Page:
A phd student s survival guide
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A PhD Student’s Survival Guide. Randy LeVeque, Applied Math, UW. Acknowledgment 1. This talk is modified from a talk on the same topic by David Keyes intended for students at KAUST . With other modifications introduced by Bernard Deconinck . Acknowledgment 2.

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A PhD Student’s Survival Guide

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A phd student s survival guide

A PhD Student’sSurvival Guide

Randy LeVeque, Applied Math, UW


Acknowledgment 1

Acknowledgment 1

This talk is modified from a talk on the same topic by David Keyes intended for students at KAUST.

With other modifications introduced by Bernard Deconinck.


Acknowledgment 2

Acknowledgment 2

  • Inspired by and adapted from the book by Steven G. Krantz, Mathematics Department, Washington University

  • American Mathematical Society, 2003, 222 pp.

  • Focused on graduate school and early career development

  • Strongly recommended reading

    • right away, if not earlier

    • periodically (e.g., at the beginning of each quarter)


Lots of online resources

Lots of online resources

  • http://www.siam.org/students/

  • http://www.siam.org/careers/

  • http://www.ams.org/profession/student

  • http://www.ams.org/profession/career-info/new-phds/new-phds

  • “On the Art of Procuring Reference Letters” by David Keyes,http://www.siam.org/news/news.php?id=1777

  • “Handbook of Writing for the Mathematical Sciences”. N.J. Higham, http://epubs.siam.org/doi/book/10.1137/1.9780898719550


Disclaimer

Disclaimer

  • Graduate student careers evolve with the changing economy and the changing metrics for research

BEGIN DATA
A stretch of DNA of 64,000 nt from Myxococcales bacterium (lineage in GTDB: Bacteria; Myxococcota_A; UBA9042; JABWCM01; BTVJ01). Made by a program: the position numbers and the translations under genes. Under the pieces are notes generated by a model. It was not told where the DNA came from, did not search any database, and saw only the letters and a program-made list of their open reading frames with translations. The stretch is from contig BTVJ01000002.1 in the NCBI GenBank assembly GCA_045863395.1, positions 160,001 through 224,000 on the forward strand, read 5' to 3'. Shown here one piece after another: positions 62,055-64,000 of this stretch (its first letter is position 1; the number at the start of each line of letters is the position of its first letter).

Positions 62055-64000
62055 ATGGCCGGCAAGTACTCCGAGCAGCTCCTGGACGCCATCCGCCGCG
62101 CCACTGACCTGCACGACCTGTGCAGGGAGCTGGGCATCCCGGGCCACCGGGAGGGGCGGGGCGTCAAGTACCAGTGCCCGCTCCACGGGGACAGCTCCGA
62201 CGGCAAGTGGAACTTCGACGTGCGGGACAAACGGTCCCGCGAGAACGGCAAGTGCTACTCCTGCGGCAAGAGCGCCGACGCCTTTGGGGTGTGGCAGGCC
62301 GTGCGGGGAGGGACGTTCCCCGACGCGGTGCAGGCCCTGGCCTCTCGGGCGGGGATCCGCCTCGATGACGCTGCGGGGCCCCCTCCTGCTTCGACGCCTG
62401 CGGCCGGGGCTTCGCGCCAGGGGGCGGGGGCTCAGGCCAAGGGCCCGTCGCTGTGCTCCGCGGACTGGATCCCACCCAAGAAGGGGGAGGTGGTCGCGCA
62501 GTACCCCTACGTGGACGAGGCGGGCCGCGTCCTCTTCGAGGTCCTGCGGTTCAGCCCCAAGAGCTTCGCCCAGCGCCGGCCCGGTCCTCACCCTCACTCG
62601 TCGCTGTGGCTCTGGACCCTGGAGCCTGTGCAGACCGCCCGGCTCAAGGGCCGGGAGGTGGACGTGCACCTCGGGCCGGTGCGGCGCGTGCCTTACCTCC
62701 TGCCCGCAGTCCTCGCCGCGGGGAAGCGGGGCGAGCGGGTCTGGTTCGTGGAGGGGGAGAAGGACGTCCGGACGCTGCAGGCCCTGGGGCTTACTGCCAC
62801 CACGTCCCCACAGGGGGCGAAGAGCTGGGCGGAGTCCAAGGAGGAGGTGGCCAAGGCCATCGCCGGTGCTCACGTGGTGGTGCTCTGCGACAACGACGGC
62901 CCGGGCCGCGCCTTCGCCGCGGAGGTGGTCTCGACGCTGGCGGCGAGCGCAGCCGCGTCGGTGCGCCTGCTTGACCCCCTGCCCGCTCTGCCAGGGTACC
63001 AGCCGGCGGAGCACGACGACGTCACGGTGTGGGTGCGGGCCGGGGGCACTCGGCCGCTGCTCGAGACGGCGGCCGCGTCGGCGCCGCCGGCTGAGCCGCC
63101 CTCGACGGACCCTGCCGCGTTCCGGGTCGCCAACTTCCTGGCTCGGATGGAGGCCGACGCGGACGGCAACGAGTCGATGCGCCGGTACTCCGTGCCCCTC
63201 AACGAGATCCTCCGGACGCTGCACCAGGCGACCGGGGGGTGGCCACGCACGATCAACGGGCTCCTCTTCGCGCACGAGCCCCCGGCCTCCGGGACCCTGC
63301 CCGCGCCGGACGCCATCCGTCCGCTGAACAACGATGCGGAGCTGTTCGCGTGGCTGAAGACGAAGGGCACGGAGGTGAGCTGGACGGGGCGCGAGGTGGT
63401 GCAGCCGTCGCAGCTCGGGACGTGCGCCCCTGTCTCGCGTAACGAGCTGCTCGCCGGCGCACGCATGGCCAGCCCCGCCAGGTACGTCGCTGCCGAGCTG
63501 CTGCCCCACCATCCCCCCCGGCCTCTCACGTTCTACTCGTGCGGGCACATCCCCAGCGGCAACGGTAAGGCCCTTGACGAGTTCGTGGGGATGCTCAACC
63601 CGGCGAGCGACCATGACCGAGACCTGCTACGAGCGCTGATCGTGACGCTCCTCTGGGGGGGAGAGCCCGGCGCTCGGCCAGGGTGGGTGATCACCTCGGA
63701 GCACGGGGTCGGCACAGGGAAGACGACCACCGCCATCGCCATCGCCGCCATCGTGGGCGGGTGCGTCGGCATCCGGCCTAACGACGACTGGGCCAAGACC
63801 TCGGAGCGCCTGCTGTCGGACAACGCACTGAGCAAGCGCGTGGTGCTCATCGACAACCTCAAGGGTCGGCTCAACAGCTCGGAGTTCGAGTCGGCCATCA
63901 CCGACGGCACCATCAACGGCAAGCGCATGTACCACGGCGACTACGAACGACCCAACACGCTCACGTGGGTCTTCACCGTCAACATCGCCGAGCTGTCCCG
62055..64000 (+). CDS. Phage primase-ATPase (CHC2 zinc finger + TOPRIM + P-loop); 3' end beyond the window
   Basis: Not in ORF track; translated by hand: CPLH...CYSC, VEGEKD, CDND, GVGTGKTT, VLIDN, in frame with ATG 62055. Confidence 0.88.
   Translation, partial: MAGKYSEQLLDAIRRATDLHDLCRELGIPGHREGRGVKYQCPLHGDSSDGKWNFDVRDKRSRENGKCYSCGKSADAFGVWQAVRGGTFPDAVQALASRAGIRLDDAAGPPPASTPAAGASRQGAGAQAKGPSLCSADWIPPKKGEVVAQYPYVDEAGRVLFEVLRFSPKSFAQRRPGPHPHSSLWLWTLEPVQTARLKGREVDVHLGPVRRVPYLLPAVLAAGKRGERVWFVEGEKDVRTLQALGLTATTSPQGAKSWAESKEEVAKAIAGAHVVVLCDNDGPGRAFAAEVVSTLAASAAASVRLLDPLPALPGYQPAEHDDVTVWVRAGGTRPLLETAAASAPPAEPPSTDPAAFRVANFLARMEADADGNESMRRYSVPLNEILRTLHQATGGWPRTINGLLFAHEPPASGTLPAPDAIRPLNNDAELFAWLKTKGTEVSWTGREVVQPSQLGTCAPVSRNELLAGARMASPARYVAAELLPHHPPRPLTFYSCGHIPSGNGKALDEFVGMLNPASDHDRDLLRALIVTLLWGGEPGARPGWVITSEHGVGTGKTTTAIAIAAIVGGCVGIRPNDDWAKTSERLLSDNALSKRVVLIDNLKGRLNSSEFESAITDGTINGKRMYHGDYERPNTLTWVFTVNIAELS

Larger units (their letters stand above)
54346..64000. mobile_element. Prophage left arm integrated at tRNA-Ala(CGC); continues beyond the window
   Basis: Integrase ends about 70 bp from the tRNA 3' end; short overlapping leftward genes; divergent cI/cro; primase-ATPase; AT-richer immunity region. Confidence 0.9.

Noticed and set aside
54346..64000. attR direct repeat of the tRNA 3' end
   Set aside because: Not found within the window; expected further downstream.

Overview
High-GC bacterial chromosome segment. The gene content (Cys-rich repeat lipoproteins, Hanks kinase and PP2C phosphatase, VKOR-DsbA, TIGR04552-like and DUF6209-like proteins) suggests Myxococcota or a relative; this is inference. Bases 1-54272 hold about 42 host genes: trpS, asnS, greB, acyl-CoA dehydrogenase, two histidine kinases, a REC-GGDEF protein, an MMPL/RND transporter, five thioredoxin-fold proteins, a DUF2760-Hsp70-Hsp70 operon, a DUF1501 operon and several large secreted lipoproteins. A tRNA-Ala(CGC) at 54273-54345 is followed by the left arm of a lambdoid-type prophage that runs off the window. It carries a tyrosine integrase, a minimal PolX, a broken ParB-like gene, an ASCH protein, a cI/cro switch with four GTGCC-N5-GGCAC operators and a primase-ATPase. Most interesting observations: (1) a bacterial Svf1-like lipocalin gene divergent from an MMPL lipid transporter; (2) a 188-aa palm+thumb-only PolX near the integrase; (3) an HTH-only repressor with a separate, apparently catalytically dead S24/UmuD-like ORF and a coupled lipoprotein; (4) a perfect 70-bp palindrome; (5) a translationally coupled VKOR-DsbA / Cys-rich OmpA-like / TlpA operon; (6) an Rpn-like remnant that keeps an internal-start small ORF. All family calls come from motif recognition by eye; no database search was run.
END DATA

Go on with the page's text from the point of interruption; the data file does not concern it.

• Expectations by employers of new graduates are much higher now than when I emerged in 1982

    • New graduates now have access to muchbetter information, but their competition is global for nearly every position

  • Like all advice, the advice in this talk should be overruled by adaptation that is local in space and time.

  • Take all this advice with a grain of salt and tweak it to apply to YOU


A graduate student s life

A graduate student’s life

  • Part I: courses

    • Analyze

    • Focus on specialized theory and technique

    • Build silos of understanding

    • Structured, like the undergraduate experience

  • Part II: research

    • Synthesize

    • Focus on a problem

    • Build bridges between the silos

    • Unstructured, like other creative professionals (playwrights, architects, consultants, etc.)

The transition can be difficult !


Your intellectual development

Your intellectual development

  • The faculty’s hope, but your responsibility

  • The process of discovery has two aspects

    • Systematic

      • Books, journals, conferences, seminars, courses

      • Priming the pump with exposure to applications

      • Deriving, programming, correlating

    • Serendipitous

      • Conversations, inspirations, dreams

  • You need both; you also need

    • skill and providence

    • breadth and depth


Become a t shaped student

Become a “T”-shaped student

B r o a d

core

track immersion

Deep

Or Pi-Shaped…

N a r r o w

S h a l l o w


Your career development

Your career development

  • The faculty’s pride, but your responsibility